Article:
Full Statement - Emergency Management Hearing on Electrical Grid, April 14, 2016
the Honorable Andrè Carson
Ranking Member, Subcommittee on Economic Development, Public Buildings and Emergency Management
House Transportation and Infrastructure Committee
“Blackout! Are We Prepared to Manage the Aftermath of a Cyber-Attack or Other Failure of the Electrical Grid?”
April 14, 2016
Good morning. I want to thank Chairman Barletta for scheduling today’s hearing and join him in welcoming today’s witnesses.
The electrical grid is a critical part of the daily life of every American. Most of our critical infrastructure depends on electricity for operation, including mass transportation, energy generation, communications, and much more. Because of this dependency, our Nation must better prepare for power outages, whether they result from a natural disaster or an act of terrorism.
As hurricane season is fast approaching, this morning’s hearing on our preparedness for an electrical grid failure is timely. In 2012, Hurricane Sandy caused intense damage and left some areas of New York and New Jersey without power for over 11 very long days. That storm tested our response plans as first responders from across the country, from all levels of government, and the private sector, were eventually able to restore power, but it still took days. We learned a great deal from that storm, and I am very interested in hearing how emergency response plans have been improved, and what still needs to be done to better protect our infrastructure against natural disasters.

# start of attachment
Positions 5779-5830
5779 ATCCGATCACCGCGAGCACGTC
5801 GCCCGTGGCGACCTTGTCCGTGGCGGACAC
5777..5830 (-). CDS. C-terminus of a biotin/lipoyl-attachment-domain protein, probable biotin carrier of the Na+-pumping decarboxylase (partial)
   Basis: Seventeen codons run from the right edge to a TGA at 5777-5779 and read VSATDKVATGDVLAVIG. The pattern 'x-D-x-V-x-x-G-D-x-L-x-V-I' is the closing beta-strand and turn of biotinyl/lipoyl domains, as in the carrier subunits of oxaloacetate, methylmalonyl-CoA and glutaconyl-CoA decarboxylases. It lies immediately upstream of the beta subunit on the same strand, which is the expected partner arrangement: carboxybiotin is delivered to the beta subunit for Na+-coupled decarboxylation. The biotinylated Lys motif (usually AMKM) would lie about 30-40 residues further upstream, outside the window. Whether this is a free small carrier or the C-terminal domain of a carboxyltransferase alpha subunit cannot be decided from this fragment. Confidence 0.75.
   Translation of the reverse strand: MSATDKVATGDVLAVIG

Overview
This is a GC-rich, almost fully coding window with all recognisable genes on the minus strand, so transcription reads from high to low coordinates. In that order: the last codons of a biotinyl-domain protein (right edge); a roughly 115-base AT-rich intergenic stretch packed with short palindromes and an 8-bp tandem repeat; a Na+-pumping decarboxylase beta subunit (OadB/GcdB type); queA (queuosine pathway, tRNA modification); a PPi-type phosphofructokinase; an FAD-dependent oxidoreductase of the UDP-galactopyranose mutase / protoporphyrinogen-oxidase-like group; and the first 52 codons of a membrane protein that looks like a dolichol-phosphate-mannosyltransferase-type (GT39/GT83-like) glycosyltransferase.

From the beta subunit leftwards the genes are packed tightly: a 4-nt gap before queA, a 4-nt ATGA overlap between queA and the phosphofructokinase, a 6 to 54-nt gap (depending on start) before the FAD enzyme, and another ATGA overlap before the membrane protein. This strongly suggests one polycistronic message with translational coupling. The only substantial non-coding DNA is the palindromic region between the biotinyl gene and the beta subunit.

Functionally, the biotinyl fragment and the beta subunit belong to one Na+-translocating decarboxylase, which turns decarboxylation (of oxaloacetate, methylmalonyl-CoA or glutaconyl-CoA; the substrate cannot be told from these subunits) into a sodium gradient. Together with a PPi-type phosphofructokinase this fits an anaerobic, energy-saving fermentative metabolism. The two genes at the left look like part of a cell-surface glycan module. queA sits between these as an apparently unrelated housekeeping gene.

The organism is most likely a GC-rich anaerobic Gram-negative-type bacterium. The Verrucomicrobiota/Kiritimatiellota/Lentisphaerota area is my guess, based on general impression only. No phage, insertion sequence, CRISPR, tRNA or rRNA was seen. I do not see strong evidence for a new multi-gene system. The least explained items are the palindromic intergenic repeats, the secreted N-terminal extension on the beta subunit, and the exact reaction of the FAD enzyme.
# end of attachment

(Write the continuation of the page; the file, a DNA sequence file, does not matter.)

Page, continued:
While Mother Nature has caused most of the power outages, realistically, a sophisticated cyberattack can potentially cause widespread damage to our Nation’s grid. Ukraine recently experienced a coordinated cyberattack on its power system. I’ve heard competing opinions – from those who say it can never happen to us, to those who say we are completely unprepared. Given views by cyber experts and security agencies that our grid is not as secure as needed, I believe there is the possibility of a cyberattack on our power grid. But I also believe that with better oversight and preparation, we must take steps now to further mitigate and lessen the severity of impacts from future outages. We must take a cyberattack threat seriously and ensure that we are prepared for this possibility here.
While many of the response and recovery efforts will be the same for a power outage caused by a natural disaster or manmade attack, we must make sure that the roles and responsibilities of all parties are clearly defined. This may be complicated by the fact that most of the Nation’s electrical grid infrastructure is privately owned and operated. Because of this, we should ensure continued and effective communication and coordination efforts between the federal, state and local governments, and the owners and operators of the electrical grid systems.
Being prepared means not only having contingency plans in place but also regularly exercising those plans with robust testing and comprehensive drills. I look forward to hearing about last year’s GridEx III outcomes and subsequent training, plus identifying any gaps that need to be filled.
I look forward to your testimony, and again, thank you for participating in today’s hearing.